While Russia's submarine force will likely continue receiving attention and resources, its other ambitions are expected to suffer.
Modernization plans for the navy and air force "were predicated on the introduction of new technologies," Galeotti said. "These are all projects that actually had very high tech aspirations built into them, which are always a bit unrealistic, frankly. Now they are entirely unattainable."
Ship construction and repair can't be delayed indefinitely without risking permanent harm to the fleet and to Russia's shipbuilding industry, meaning that Russian leaders will have to find a way to balance competing demands, said Dara Massicot, an expert on the Russian military at the Rand Corporation think-tank.
"If they're trying to allocate with real challenges to the funds that they have available, I think they're probably going to divert resources into rebuilding the army and rebuilding missiles, probably at the expense at least of the general-purpose navy" rather than strategic naval forces, Massicot said during an event hosted by Georgetown University in April.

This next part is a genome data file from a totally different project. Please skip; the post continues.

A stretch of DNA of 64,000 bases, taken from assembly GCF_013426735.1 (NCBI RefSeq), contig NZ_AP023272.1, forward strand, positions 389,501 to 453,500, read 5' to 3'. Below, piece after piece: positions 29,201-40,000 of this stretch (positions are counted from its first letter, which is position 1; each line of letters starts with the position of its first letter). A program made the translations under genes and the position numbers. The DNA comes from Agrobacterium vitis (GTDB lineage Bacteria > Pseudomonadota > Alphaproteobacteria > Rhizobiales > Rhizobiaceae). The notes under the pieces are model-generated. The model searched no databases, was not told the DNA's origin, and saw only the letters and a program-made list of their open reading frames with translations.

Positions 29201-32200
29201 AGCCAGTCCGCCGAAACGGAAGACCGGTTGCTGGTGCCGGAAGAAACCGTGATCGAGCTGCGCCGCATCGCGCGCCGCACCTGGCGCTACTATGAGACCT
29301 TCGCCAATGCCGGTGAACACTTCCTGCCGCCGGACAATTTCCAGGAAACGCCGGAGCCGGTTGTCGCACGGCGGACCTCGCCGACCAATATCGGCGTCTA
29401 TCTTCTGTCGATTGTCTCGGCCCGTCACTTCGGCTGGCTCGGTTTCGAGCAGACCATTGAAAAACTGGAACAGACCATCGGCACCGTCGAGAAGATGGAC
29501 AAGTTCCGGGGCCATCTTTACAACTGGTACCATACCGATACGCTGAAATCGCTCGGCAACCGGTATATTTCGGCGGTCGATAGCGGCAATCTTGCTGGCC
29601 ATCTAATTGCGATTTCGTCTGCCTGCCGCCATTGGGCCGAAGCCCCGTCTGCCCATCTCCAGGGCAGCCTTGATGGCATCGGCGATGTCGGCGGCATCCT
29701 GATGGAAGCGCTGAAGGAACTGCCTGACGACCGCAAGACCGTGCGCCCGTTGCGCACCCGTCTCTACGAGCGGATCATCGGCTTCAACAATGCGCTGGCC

"The navy has been a bill-payer for some of the other services in Russia," Massicot said.
Galeotti said it would likely take a decade for Russia to rebuild its military to what it was January 2022 if it can find the funds and access the materials needed for new weaponry, which were "very, very questionable assumptions."
How Moscow uses what resources it has left will be scrutinized by the US military, which has grown increasingly concerned as Russia has fielded more advanced warships over the past decade.
Russia's navy "will probably face a lot of challenges" in the long-run, Rear Adm. Michael Studeman, commander of the Office of Naval Intelligence, said at the West Conference in San Diego in February.
"When Russia has the wherewithal to rebuild some of the things that have been destroyed on the army and the air force side," Studeman added, "the Navy is going to have to contribute to building up the other combat arms there, and so we'll be watching very carefully what the impacts are for advanced weapon systems or platforms development."
Read the original article on Business Insider